Markets and Politics in Central Asia: Structural Reform and Political Change

Markets and Politics in Central Asia: Structural Reform and Political Change

Markets and Politics in Central Asia: Structural Reform and Political Change

Markets and Politics in Central Asia: Structural Reform and Political Change

Synopsis

Over a decade after national independence, it is apparent that the contrasting development strategies adopted by the five new governments of Central Asia have led to significantly different outcomes. This well-written and timely book analyses how the development strategies of these countries have affected their transition from communist governance.

Excerpt

Free markets and democracy are related. Open markets and open minds mutually reinforce one another. It is natural then on theoretical grounds to conclude that the shortest paths to democracy and free markets for countries with distorted economies and authoritarian politics should be economic and political reform programs that are parallel, complementary and contemporaneous. Yet empirical observation does not offer much support for this conclusion. Some countries succeed in economic reform, but not in political reform. Some succeed in political change, but fail to make progress in economic development. The countries of Latin America in recent years have enjoyed comparatively good success with democratization, yet they have been less successful with economic liberalization. During the same time period many Asian states have had relatively good success with economic reform but have been less successful in democratization. In some African states political reform has not been accompanied by economic progress while in others political reform is championed as the cause for economic progress. In Russia political reform preceded market reform, but at least in the early stages of Russia’s reform heavy doses of “shock therapy” produced ample shock and only modest therapy. At the same time, China made great progress in economic reform; but China’s reform was adopted, at least in part, as a deliberate strategy to forestall political change. If democracy and market freedom are so closely related theoretically, why is the empirical relationship between political and economic liberalization so complex and varied?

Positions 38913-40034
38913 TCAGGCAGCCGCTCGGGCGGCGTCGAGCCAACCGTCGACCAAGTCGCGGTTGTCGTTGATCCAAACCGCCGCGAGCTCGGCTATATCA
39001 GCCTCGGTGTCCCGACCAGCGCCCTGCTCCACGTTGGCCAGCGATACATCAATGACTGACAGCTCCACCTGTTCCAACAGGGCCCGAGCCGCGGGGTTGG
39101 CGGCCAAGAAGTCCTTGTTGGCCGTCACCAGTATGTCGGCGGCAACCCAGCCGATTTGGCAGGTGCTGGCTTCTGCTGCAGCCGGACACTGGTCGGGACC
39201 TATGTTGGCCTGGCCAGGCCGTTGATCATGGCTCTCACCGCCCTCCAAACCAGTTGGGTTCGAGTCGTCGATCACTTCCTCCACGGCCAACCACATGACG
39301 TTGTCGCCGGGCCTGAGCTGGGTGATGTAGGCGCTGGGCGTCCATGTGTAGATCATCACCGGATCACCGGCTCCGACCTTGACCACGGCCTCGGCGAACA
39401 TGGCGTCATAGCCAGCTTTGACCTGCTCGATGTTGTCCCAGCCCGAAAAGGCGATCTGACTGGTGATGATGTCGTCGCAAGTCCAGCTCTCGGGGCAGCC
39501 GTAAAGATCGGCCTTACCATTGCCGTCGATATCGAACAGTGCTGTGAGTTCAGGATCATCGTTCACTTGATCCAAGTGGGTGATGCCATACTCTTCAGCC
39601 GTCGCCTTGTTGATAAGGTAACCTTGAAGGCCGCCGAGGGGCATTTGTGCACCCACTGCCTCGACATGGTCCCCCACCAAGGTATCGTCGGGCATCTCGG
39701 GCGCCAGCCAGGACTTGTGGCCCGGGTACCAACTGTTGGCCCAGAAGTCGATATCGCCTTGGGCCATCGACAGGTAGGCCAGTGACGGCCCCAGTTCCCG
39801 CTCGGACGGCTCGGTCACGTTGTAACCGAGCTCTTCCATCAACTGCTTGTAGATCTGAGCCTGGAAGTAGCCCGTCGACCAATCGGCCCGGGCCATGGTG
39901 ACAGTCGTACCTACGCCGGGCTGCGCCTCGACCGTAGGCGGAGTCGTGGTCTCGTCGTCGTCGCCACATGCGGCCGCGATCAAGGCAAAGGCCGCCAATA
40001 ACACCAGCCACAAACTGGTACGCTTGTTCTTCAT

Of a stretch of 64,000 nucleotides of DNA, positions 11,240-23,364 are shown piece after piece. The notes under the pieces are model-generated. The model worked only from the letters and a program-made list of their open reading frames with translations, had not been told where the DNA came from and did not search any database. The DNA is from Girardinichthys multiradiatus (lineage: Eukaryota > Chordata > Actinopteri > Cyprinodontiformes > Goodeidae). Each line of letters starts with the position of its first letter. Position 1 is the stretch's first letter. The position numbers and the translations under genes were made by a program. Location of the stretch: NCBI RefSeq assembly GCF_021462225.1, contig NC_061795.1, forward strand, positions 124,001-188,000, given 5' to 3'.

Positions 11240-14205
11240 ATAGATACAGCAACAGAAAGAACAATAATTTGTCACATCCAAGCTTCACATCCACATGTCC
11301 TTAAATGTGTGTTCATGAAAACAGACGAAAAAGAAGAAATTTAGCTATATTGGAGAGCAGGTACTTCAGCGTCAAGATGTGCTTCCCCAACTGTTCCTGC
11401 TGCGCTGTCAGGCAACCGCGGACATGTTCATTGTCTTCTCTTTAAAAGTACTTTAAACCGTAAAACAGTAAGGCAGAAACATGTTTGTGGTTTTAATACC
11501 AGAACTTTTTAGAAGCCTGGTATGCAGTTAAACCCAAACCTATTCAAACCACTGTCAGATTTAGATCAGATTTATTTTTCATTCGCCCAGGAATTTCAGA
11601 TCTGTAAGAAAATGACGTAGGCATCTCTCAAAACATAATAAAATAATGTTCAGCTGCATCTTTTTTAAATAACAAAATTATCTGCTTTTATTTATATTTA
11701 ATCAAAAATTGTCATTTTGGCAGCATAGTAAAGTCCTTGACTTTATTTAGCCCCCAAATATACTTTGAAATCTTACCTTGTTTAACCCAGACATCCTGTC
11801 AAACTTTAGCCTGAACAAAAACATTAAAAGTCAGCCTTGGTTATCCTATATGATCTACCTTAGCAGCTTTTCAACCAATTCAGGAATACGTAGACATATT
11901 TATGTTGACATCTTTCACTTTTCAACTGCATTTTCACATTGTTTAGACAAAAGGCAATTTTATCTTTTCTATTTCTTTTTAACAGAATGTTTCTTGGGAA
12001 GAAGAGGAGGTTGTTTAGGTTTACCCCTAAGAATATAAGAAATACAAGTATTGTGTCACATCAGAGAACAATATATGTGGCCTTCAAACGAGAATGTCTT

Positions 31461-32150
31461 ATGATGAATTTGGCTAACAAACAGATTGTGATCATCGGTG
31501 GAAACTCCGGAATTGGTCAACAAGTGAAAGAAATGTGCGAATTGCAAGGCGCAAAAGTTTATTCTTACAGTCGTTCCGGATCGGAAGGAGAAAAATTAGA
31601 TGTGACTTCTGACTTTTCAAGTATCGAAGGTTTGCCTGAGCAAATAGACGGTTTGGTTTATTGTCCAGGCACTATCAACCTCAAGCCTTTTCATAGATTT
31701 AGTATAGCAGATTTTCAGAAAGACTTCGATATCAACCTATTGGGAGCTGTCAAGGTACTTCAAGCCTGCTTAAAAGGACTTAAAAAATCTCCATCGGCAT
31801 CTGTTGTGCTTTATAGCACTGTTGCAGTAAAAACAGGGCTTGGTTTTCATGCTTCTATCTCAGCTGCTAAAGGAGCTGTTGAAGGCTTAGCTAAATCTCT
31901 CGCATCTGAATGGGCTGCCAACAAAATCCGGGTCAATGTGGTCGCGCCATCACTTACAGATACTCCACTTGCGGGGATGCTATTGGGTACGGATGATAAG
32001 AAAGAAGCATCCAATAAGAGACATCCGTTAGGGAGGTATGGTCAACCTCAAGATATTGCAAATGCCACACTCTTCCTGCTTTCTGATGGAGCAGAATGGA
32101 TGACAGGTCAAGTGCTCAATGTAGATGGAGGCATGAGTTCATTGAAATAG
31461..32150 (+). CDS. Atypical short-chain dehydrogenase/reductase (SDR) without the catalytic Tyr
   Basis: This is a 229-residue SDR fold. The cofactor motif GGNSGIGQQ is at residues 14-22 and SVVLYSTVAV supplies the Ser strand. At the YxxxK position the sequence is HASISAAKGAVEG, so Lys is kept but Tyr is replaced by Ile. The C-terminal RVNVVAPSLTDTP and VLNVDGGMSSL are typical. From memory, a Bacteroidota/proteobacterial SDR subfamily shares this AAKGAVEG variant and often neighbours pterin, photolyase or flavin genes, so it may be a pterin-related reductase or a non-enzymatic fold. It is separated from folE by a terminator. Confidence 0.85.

The countries of Central Asia - Kazakhstan, Kyrgyzstan, Tajikistan, Turkmenistan, and Uzbekistan - emerged as independent states from the disintegration of the USSR in 1991. For over a decade these five countries have been striving to carry out market and political reforms. These republics were previously integrated into the broadly uniform network of Soviet political institutions and economic relationships. From this single point of departure, these countries have pursued reforms that took them in very different directions. What can the experience of these countries teach us about the relationship between markets and politics in Central Asia? Answering this question is the principal aim of this book. The book seeks to explain the relationship between market reform and political change in the specific circumstances of the Central Asian countries.

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